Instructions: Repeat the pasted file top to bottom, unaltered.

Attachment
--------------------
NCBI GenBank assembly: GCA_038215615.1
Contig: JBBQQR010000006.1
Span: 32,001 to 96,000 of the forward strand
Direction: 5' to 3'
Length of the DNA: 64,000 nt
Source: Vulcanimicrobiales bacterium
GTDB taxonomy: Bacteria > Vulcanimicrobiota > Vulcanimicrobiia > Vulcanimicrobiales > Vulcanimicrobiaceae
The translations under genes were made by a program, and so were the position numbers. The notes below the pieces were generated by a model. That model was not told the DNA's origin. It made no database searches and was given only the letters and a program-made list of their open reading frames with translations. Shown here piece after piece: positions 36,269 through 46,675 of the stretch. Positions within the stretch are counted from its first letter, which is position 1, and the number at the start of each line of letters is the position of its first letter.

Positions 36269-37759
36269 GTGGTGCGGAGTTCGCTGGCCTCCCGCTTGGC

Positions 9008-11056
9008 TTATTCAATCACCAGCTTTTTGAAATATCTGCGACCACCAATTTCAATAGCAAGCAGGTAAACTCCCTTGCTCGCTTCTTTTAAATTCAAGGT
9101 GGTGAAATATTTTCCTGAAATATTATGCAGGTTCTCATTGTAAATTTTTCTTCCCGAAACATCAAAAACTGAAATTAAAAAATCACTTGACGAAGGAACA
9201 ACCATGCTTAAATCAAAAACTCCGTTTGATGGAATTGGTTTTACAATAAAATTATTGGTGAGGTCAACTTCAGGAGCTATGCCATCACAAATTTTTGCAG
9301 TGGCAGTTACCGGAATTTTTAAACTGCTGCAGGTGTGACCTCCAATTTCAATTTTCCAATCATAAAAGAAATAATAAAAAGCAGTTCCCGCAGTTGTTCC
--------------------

NCBI GenBank assembly: GCA_038215615.1
Contig: JBBQQR010000006.1
Span: 32,001 to 96,000 of the forward strand
Direction: 5' to 3'
Length of the DNA: 64,000 nt
Source: Vulcanimicrobiales bacterium
GTDB taxonomy: Bacteria > Vulcanimicrobiota > Vulcanimicrobiia > Vulcanimicrobiales > Vulcanimicrobiaceae
The translations under genes were made by a program, and so were the position numbers. The notes below the pieces were generated by a model. That model was not told the DNA's origin. It made no database searches and was given only the letters and a program-made list of their open reading frames with translations. Shown here piece after piece: positions 36,269 through 46,675 of the stretch. Positions within the stretch are counted from its first letter, which is position 1, and the number at the start of each line of letters is the position of its first letter.

Positions 36269-37759
36269 GTGGTGCGGAGTTCGCTGGCCTCCCGCTTGGC

Positions 9008-11056
9008 TTATTCAATCACCAGCTTTTTGAAATATCTGCGACCACCAATTTCAATAGCAAGCAGGTAAACTCCCTTGCTCGCTTCTTTTAAATTCAAGGT
9101 GGTGAAATATTTTCCTGAAATATTATGCAGGTTCTCATTGTAAATTTTTCTTCCCGAAACATCAAAAACTGAAATTAAAAAATCACTTGACGAAGGAACA
9201 ACCATGCTTAAATCAAAAACTCCGTTTGATGGAATTGGTTTTACAATAAAATTATTGGTGAGGTCAACTTCAGGAGCTATGCCATCACAAATTTTTGCAG
9301 TGGCAGTTACCGGAATTTTTAAACTGCTGCAGGTGTGACCTCCAATTTCAATTTTCCAATCATAAAAGAAATAATAAAAAGCAGTTCCCGCAGTTGTTCC